Rest well in the hospice, I’ll be thinking of you as always (you’re never, ever far from my mind these days).

Lots of love to you, Lou, Oscar, Matt and the rest of your family.

Love you millions

Rachael, John and Isaac x x x x

P.S. I’ve got my bike and I’ve started my training for the triathlon. Bring it on!

January 11, 2009 at 9:21 pm

I just wanted to drop you a note to say hi. I read your story in the Mail after one of the Shrivenham guys said there was an article over Christmas. I had heard that you were ill, but hadn’t understood the gravity of the situation. The article was very moving.

I cannot agree more with your comments about young Oscar giving you a kiss and a cuddle. If you are anything like me, being a Dad is certainly the proudest thing I have done, and I’m sure you are the same. I think I can see it in your face from the pictures on the site!

I am now a regular reader of your Blog on Plattitude. (Kevin Harwood pointed me in its direction.) I am glad you have had more good days than bad. I am also a bit hacked off that you never managed to invite me to London for that infamous beer. Full of empty promises Mr Platt!!

Best wishes to you, your wife and young Oscar. I’m sure he knows he has a top bloke for a dad (even if he is an architect).

Take care of yourself Neil.

Jerry Hayes

January 11, 2009 at 10:51 pm

Hope your film gets out in to the real world.


January 11, 2009 at 11:42 pm
hello to you all just foundthis site in faebook. ive just in told i have mnd 3wks brfore xmas,it was a shock but slowly coming to terms wit it dont no which type yet but hpefully at end of febuary i carnt walk at all and my arms and hands are getting weaker and weaker,can just manage to get myself in un out of bed but its again getting harder,day by day.so i no what you are all going through,weve just got to keep going and neil what you said about your mobile phone i id the same but they would not cancel mine un less i paid them £80,contracts up in may thank god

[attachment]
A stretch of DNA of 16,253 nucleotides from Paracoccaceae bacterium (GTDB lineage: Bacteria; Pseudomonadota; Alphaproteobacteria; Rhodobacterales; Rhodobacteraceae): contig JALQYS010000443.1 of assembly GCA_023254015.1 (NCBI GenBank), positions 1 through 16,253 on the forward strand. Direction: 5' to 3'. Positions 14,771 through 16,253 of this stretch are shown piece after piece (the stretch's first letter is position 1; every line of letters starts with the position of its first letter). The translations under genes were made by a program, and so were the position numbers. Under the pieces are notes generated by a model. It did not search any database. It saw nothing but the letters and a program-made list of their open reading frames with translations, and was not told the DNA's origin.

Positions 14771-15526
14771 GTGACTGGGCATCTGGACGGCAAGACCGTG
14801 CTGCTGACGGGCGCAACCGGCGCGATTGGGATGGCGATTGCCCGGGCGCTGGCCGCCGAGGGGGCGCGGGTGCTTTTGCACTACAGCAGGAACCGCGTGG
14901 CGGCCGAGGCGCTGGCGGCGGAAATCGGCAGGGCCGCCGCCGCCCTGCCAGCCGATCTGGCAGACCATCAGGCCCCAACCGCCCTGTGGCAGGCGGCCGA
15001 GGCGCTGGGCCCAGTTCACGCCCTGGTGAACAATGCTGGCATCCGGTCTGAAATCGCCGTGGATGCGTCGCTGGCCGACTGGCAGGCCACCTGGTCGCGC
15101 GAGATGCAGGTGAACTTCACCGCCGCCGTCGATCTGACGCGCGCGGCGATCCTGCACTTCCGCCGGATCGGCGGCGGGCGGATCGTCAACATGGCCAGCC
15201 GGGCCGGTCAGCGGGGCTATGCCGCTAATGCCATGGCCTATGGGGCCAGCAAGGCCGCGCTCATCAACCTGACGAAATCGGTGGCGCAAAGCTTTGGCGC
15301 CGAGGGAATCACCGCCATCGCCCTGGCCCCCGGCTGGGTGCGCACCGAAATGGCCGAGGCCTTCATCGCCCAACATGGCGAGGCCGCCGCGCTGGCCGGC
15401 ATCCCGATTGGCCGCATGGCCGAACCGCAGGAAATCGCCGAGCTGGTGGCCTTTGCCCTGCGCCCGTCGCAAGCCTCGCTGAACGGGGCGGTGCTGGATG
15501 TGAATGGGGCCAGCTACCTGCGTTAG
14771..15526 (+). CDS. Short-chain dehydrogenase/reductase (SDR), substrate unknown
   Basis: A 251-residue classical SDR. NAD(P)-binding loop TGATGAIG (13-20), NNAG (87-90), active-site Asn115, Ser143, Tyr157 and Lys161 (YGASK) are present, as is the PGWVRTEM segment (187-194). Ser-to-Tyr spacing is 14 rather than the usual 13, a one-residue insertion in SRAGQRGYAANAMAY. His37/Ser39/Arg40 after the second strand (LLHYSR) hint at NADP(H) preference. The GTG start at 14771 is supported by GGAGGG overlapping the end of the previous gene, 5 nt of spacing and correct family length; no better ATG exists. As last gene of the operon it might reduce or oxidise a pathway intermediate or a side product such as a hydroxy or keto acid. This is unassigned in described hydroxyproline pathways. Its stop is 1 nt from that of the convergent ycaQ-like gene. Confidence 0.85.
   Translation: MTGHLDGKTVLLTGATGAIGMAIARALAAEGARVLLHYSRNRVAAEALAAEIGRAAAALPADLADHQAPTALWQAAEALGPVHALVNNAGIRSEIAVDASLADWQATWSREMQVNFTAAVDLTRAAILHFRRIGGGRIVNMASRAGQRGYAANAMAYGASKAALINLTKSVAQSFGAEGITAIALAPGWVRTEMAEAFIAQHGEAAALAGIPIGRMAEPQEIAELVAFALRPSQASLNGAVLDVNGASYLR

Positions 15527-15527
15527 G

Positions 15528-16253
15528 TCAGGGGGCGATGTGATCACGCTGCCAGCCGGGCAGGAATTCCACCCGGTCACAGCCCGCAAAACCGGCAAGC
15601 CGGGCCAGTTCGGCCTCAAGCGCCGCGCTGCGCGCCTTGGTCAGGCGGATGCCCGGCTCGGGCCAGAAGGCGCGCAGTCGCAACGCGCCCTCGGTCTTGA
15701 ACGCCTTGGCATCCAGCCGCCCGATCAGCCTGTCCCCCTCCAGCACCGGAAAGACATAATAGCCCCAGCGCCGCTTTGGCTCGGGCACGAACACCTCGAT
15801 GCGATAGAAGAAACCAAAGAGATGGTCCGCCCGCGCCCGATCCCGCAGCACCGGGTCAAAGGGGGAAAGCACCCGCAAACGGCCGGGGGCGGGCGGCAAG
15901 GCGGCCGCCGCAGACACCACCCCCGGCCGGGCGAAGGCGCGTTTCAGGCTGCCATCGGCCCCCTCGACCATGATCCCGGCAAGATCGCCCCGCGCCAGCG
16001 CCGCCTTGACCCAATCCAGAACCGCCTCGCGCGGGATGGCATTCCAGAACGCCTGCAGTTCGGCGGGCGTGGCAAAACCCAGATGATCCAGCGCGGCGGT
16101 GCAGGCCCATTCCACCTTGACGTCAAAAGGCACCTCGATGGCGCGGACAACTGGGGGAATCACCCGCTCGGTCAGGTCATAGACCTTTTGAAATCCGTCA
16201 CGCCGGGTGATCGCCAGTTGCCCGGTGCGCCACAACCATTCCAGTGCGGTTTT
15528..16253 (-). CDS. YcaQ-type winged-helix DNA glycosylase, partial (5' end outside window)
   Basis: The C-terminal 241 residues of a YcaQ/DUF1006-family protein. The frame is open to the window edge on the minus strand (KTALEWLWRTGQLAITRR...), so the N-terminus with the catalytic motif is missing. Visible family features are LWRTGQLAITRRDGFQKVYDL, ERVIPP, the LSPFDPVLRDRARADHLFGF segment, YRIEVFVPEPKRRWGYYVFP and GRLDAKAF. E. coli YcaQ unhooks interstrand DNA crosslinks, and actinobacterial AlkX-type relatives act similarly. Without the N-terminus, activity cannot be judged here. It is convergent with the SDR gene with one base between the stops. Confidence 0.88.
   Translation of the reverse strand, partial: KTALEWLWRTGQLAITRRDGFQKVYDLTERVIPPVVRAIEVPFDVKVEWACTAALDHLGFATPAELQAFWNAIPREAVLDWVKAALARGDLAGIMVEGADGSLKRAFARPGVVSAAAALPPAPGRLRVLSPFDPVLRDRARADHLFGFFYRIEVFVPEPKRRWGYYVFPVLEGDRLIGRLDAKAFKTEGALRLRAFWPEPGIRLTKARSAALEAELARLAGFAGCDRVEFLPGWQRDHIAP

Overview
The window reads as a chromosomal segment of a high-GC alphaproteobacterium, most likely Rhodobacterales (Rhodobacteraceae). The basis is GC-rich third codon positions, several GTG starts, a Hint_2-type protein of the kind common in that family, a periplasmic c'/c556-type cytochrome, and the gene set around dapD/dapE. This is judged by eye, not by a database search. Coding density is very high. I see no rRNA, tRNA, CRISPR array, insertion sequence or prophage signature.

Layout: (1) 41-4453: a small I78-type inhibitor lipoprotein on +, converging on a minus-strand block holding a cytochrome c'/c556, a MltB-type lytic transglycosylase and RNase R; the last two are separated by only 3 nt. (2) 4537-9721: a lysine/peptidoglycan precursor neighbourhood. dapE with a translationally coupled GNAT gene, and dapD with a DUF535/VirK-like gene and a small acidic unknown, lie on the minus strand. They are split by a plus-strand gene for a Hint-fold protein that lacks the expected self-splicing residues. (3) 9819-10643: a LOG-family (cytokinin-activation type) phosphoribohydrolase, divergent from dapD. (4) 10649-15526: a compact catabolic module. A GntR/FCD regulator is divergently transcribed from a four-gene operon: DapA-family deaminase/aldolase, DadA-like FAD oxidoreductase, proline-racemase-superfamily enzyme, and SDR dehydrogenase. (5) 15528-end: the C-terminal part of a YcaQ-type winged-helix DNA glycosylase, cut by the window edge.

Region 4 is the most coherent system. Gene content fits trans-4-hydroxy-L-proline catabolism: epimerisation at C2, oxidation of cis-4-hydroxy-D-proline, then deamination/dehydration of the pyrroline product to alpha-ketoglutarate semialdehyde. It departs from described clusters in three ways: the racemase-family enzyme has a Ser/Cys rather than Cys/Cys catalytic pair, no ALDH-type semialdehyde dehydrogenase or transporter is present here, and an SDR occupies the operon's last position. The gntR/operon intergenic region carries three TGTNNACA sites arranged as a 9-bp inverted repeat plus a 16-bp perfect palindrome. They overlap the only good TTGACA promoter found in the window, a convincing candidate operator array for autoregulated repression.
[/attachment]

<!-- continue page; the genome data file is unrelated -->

Danny Milner
January 12, 2009 at 2:57 am
Hi, Sue here,
How about a short book on your life story? Not just about MND but stories about all your escapades, travels, etc: It could include your website ‘blogs’ too. You have already included some eg, about uni, Louise, and motorcycly one with photos, and many of them each fill a page.
You have led an exciting life from what I know and still appear to have so much to tell and in such an amusing way, and by letting others see how well are coping you would help give others the strength and humour to get by on your words. It is a slow progress publishing etc, but it was just a thought, as a book is for keeps and would act as a reminder, which would also help towards raising donations in the long term too.
I hope you have success with the film/docu, and that it will be shown on TV very soon. Let us know when, I do try to keep up with your daily news now.
By the way the ‘motorcycle’ blog with all the photos on I think is missing off the site. I hope you can get them all back on as people will want to see how gorgeous you all are! I am still getting used to computer/printer [plus building/decorating work being done] so I never did get to print them off for Danny, [he remembers you with the beard] but he hasn’t got the internet, so thats why I sometimes reply.
I hope you are having better days now, and resting somewhat, and not too exhausted by keeping up all this work. At least you’ll get some rest after wednesday.
sending lots of love to all,
from Dannny and mum Sue xxx

Chris Small
January 12, 2009 at 11:54 am
Hi Neil
I met you at Douglas and Sara’s wedding back in 2003. It’s brilliant that you and Louise are having such an impact in raising awareness of MND.
I thought you were amazingly measured in your response to some of the Daily Mail comments – but as you said the supportive comments far outweigh the negatives and I’m sure some good will come from that piece.
I’m currently working at Edinburgh University. You probably know about this already but last year a centre for motor neurone disease research was set up at the university. See http://www.euanmacdonaldcentre.com/
We’re planning to do an article about the work of the centre in the next edition of the alumni magazine. Maybe they would be interested in the film you are making? Happy to contact them about it if it would be helpful.
We’ll done on making the film.
Thinking of you all. Love,


cash & scoob
January 12, 2009 at 3:02 pm

Hope the filming went well and didn’t exhaust you too much. Sorry it meant we couldn’t see you but we’ll be up to drink your beer (Cash) and eat your sports biscuits, jelly babies and any other snacks I can lay my hands on (Scoob) very soon!!!!!!

We love you all

A & R xxxxxxxxx
Film by Emma Davie & Morag McKinnon